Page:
What people often say about scorecards
1. This colour symbol is wrong, shouldn’t it be a green?
2. Why isn’t that an up arrow?
3. There’s a spelling mistake in the comments
4. The formatting is slightly off. Needs more bold
5. Please tell me this been signed off by XYZ department
6. Yes, but what’s the real deadline?
7. The Director hasn’t signed off the figures yet.
What nobody has ever said about scorecards
1. I have learnt loads from this.
This could easily be paired with another thing nobody has ever said about scorecards…
“I have learnt nothing from this”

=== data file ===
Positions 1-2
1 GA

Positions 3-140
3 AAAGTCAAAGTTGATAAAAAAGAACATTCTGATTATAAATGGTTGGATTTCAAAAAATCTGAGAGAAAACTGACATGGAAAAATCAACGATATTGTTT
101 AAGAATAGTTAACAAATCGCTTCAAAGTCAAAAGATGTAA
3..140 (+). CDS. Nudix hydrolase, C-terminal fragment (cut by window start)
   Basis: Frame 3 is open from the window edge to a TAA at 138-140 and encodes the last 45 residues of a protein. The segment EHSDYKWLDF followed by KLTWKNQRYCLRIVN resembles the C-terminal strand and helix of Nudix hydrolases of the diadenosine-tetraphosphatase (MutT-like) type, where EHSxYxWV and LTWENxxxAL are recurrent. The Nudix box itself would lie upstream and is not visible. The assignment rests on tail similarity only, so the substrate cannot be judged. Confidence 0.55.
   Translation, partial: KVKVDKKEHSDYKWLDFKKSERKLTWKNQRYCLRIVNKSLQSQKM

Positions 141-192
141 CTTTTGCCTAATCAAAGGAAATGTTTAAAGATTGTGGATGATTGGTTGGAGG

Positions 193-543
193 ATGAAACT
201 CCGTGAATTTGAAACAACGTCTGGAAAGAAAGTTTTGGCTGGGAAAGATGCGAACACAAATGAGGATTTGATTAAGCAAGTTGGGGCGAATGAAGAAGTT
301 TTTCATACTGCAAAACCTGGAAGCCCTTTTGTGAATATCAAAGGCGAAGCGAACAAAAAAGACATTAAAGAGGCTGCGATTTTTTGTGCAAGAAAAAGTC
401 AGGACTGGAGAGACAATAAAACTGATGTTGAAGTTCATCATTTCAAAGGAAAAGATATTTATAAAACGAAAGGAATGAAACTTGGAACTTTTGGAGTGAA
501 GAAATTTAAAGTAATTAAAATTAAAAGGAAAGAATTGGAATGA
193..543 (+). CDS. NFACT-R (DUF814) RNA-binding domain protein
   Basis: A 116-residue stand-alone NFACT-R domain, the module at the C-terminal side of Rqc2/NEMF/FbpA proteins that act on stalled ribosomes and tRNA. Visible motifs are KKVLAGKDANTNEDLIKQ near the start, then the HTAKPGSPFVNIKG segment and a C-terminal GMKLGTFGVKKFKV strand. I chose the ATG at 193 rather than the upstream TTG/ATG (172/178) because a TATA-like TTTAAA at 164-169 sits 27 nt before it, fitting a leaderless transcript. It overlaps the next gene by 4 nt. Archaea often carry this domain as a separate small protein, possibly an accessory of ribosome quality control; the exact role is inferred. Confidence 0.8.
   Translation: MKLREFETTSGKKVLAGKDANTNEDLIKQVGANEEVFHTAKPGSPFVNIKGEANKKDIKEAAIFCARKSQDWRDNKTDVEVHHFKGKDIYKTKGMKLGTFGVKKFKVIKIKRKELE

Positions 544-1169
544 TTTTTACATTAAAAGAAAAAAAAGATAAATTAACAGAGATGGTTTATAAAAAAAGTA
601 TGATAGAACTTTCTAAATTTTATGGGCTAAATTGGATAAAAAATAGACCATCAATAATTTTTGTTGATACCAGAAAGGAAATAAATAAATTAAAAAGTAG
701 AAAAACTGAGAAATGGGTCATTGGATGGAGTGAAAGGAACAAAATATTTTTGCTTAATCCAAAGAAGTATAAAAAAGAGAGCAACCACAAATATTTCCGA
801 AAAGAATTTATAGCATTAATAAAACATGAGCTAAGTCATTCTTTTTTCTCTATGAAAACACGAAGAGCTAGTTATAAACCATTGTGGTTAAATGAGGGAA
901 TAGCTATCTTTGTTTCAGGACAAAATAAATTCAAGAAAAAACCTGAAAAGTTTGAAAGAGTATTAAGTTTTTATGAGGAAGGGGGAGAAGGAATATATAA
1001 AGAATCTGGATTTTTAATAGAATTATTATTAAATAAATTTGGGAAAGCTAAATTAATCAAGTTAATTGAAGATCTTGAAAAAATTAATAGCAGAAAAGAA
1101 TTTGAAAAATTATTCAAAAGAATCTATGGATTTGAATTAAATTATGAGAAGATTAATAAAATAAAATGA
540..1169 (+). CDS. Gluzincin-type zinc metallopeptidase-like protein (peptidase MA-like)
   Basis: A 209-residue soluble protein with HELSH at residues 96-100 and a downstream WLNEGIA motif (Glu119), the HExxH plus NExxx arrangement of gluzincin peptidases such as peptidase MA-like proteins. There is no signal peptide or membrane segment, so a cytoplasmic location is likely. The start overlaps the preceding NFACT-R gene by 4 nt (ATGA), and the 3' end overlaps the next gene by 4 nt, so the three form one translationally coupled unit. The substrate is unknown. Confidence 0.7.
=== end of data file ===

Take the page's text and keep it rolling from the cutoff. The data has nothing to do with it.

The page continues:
What people pay attention to, what concerns them, tells you what is valued.
The values of performance reporting in a command and control organisation seem to be:
• Neat and complete
• No surprises
• Professional and “official” in presentation, tone and content
Learning is not valued.
Imagine presenting a scrappily drawn pie chart on the back of a bus ticket that contained startling new data never seen before about the types and frequencies of demand.
If it were “allowed” into a senior executive boardroom, it shows that learning important new things about work is valued.
If it has to be signed off by the correct authorities before being allowed in the room, and accompanied by the correct coloured symbols and well punctuated commentary, then we are actually more interested in producing the modern business equivalent of medieval illuminated manuscripts.